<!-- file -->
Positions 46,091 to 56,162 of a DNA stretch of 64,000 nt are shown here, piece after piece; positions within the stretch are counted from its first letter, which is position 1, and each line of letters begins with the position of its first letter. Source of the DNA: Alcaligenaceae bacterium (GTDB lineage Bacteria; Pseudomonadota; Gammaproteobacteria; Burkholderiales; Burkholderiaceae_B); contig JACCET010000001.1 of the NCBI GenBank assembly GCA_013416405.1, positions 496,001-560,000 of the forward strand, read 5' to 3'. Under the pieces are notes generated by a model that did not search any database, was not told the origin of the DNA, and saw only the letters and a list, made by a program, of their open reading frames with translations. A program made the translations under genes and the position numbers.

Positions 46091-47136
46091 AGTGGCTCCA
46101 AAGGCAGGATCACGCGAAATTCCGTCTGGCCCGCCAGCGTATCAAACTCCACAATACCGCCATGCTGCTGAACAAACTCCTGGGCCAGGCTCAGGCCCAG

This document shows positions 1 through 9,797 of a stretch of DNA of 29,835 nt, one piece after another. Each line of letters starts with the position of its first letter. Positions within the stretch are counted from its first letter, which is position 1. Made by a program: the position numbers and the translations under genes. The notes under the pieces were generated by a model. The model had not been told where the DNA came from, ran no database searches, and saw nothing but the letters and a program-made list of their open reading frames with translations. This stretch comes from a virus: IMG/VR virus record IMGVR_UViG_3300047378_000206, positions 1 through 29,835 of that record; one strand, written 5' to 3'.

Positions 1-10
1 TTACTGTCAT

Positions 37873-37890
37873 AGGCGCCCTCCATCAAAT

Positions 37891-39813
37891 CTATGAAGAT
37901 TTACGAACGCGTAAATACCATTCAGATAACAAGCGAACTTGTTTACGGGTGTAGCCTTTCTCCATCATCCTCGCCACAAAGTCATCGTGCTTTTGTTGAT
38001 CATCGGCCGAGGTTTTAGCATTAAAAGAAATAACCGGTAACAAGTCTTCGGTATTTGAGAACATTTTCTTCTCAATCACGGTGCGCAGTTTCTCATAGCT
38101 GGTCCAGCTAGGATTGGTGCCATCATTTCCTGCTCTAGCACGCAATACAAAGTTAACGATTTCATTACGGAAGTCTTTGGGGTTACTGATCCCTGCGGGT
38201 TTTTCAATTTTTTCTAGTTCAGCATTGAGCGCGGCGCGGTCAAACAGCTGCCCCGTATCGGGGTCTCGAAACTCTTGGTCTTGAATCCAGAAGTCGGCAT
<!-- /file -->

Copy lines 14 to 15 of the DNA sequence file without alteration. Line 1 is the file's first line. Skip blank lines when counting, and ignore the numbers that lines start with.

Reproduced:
38101 GGTCCAGCTAGGATTGGTGCCATCATTTCCTGCTCTAGCACGCAATACAAAGTTAACGATTTCATTACGGAAGTCTTTGGGGTTACTGATCCCTGCGGGT
38201 TTTTCAATTTTTTCTAGTTCAGCATTGAGCGCGGCGCGGTCAAACAGCTGCCCCGTATCGGGGTCTCGAAACTCTTGGTCTTGAATCCAGAAGTCGGCAT